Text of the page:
Shooting board question(s)

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Forum topic by Betsy posted 03-11-2009 03:44 AM 1523 views 2 times favorited 5 replies Add to Favorites Watch
View Betsy's profile


3336 posts in 3319 days

03-11-2009 03:44 AM

Topic tags/keywords: shooting board

I’m now banned from the shop until tomorrow night while the finish dries on my cabinet project. So I thought it would be a good time to drag out my shooting board and clean up a few box sides.

First, I have to tell you that I made about 12 boxes 3 or 4 years ago. Only a couple turned out well enough to give away. The others got relegated to a shelf and have been there since. But last weekend, I got a wild hair and pulled them down. I was right – they were not very good. So I took the band saw to them and cut them apart. So now I have all these parts that I can make smaller boxes with.

Secondly, when I cut the boxes on the band saw, I did not pay any particular attention to cutting them straight. I just free handed them through the saw. I cut out all the splines, etc.

So now I have a bunch of box sides that are not straight. Hence the pulling out the shooting board. Hand tools are so much fun.

But now to my problem. Despite the pictures I’m about to post, which make my hands look like dinner plates, my hands are not so big. The result is I’m having some trouble holding my work piece on the board securely as I pass the plane over the edge.

Well, I was going to post some pictures. But I can’t get the links to work. Usually when I hit copy (HTLM) the word “copied” shows up and I can paste it into the forum/blog space. But not tonight. Not sure why – if you have an answer for that I’d be appreciative.

Anyway – back to my shooting board issue. Because I can’t hold the piece secure, I don’t get a good square edge. Now on my table saw fences, I can put a piece of sand paper to help hold the piece and it works well. But when I use this trick on a table saw – it is usually on much larger pieces. These are small pieces. So can I put a piece of sandpaper on my shooting board and it not interfere with making the piece square. In other words, since most sand paper is not perfectly even across the face – will it interfere with the process of squaring my boards?

And – how would you secure the paper? I’m thinking spray adhesive (just a little). But welcome your suggestions.

Thanks in advance.

Humm – just reread this and I just want to add that I didn’t want to paste sandpaper to my board until I had an idea if it would work. No sense messing up a good board.


-- "Our past judges our present." JFK - 1962; American Heritage Magazine

5 replies so far

View lew's profile


11266 posts in 3179 days

#1 posted 03-11-2009 05:16 AM


Could you clamp the shooting board and box piece to a table top, as a unit?

I was thinking if you positioned the box piece, in place, on the shooting board then clamped the box piece, shooting board and table top all together with one clamp it might hold it securely enough to do what you need.


-- Lew- Time traveler. Purveyor of the Universe's finest custom rolling pins.

View Douglas Bordner's profile

Douglas Bordner

4010 posts in 3487 days

#2 posted 03-11-2009 06:45 AM

I have nothing to offer on the shooting board aspect of the question. I just built my first one a few weeks back, and am too much the novice to weigh in. On the posting question, however, I have noticed a similar difficulty of late with my Photobucket account (I’m a Macintosh guy, running OS X (10.4.11) on a PowerPC, using Firefox/3.0.7). I have just been highlighting the HTML code line and coping the line of code to the clipboard and pasting this into the blog/project/forum as the “copied” notification was not copying anything that would then subsequently paste.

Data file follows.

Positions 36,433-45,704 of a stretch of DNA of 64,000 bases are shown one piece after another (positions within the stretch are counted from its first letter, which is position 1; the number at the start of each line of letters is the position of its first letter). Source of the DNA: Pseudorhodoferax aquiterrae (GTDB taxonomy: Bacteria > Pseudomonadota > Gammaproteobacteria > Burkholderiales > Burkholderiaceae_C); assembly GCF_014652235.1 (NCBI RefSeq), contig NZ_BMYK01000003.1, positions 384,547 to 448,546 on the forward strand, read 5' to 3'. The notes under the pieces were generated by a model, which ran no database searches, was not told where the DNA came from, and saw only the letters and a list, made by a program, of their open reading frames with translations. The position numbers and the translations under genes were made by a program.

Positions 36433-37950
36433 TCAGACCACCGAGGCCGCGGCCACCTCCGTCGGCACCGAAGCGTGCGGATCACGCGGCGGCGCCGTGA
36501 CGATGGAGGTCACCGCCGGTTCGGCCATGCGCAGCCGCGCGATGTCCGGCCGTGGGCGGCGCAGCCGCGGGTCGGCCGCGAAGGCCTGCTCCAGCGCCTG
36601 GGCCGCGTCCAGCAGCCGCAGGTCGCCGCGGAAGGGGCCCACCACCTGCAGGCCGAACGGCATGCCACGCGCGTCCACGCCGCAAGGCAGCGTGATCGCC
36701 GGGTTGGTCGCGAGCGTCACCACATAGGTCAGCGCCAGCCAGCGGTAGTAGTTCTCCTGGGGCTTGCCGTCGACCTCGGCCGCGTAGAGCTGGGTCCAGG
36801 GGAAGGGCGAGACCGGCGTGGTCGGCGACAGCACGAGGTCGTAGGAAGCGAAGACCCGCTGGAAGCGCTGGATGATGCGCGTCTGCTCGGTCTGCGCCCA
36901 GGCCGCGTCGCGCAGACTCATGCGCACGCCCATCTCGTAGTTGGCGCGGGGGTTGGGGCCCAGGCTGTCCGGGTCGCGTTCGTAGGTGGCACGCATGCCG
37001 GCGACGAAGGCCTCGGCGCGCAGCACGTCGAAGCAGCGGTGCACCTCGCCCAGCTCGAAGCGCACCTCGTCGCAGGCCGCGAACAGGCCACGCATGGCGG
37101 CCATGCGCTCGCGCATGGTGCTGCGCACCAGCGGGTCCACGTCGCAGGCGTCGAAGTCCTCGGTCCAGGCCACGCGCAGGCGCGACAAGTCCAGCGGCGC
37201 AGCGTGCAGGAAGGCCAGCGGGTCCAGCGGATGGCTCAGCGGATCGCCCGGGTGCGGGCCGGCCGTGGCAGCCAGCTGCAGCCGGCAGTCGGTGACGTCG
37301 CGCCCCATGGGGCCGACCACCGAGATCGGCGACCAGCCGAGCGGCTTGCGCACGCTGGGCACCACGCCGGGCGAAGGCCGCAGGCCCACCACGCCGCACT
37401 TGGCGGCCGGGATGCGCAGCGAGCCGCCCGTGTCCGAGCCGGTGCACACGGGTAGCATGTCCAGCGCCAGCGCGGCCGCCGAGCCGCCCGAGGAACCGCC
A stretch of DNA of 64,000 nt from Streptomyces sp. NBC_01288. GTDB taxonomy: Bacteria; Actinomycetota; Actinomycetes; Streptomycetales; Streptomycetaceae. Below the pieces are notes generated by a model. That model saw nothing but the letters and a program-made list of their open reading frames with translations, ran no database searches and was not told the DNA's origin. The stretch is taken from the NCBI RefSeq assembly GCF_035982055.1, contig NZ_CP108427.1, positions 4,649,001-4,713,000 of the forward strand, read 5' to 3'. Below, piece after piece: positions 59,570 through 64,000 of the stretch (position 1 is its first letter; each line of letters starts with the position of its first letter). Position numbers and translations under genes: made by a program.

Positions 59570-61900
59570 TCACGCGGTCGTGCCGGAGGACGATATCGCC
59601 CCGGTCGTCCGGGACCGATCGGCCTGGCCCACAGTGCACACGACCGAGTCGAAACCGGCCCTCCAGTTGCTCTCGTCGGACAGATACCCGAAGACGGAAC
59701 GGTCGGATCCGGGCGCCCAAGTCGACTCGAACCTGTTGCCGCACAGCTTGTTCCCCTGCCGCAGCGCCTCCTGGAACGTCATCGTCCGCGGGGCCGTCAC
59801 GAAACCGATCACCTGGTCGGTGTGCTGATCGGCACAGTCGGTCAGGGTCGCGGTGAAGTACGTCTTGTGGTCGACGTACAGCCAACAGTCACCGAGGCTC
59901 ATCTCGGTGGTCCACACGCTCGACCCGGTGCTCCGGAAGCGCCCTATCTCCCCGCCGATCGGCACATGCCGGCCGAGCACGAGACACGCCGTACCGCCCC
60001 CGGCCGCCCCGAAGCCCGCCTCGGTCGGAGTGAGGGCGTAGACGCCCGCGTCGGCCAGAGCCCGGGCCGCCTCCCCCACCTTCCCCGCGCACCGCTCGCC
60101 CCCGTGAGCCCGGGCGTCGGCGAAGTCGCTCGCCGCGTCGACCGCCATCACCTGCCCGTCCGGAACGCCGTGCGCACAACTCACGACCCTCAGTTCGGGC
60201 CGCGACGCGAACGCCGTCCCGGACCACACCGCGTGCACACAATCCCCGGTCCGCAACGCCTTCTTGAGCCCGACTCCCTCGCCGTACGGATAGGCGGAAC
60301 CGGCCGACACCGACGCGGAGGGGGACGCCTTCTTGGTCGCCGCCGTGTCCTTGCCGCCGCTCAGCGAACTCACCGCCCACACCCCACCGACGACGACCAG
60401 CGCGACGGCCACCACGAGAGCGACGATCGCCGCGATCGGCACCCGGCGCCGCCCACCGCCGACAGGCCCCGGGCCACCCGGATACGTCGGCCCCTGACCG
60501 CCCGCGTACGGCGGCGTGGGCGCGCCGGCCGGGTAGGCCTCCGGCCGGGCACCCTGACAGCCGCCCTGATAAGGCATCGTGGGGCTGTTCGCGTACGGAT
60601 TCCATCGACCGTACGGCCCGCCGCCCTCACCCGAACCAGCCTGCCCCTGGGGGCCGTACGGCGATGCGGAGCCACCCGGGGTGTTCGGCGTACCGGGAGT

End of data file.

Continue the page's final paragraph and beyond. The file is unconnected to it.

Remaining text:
Try Control-C, Control-V shortcuts (⌘-C, ⌘-V for Mac) or the Edit>Copy/Edit>Paste function in your browser to see that works for you as it does for me.

-- "Bordnerizing" perfectly good lumber for over a decade.

View oldnovice's profile


5656 posts in 2791 days

#3 posted 03-11-2009 07:59 AM

I have always relied on double sided carpet tape; typically 2 inches wide (don’t use just any double sided tape).

I have found that on very small pieces I need to be careful of how much I use since the pieces may break before the tape lets go. I use a roller to flatten out and get the tape on one side then I remove the other side of the tape attach the piece and then apply pressure. The bigger the piece the more pressure.

Oh yes, make sure that there isn’t too much dust on either piece (easier said than done in a woodworking shop)!!!

-- "I never met a board I didn't like!"

View Betsy's profile


3336 posts in 3319 days

#4 posted 03-12-2009 01:12 AM

Thanks guys. Lew – I actually tried that with not much success – it was too cumbersom

Jose – I thought about carpet tape, but was worried about breaking my pieces. Some are pretty small. But I think I will give this a try and let you know how I come out.

Thanks again.

(Doug – I seem to be able to do the pictures now. It might have been that I needed to reboot my computer. Thanks)

-- "Our past judges our present." JFK - 1962; American Heritage Magazine

View Derek Cohen's profile

Derek Cohen

296 posts in 3392 days

#5 posted 03-13-2009 06:31 PM

Hi Betsy

I now use a non-slip surface on the fences of the shooting boards I build. This is made of a non-slip powder that is added to a little marine varnish. You could substitute fine salt. Just sprinkle it on with a shaker so that it falls evenly.

Add this to the fence, then square the fence on the shooting board.

There are a few articles on my website about building and using shooting boards. Here is one ..

Setting Up and Using a Shooting Board

A recent board I made for a customer ..

The article is here.

Regards from Perth


-- Buildiing furniture, and reviewing and building tools at

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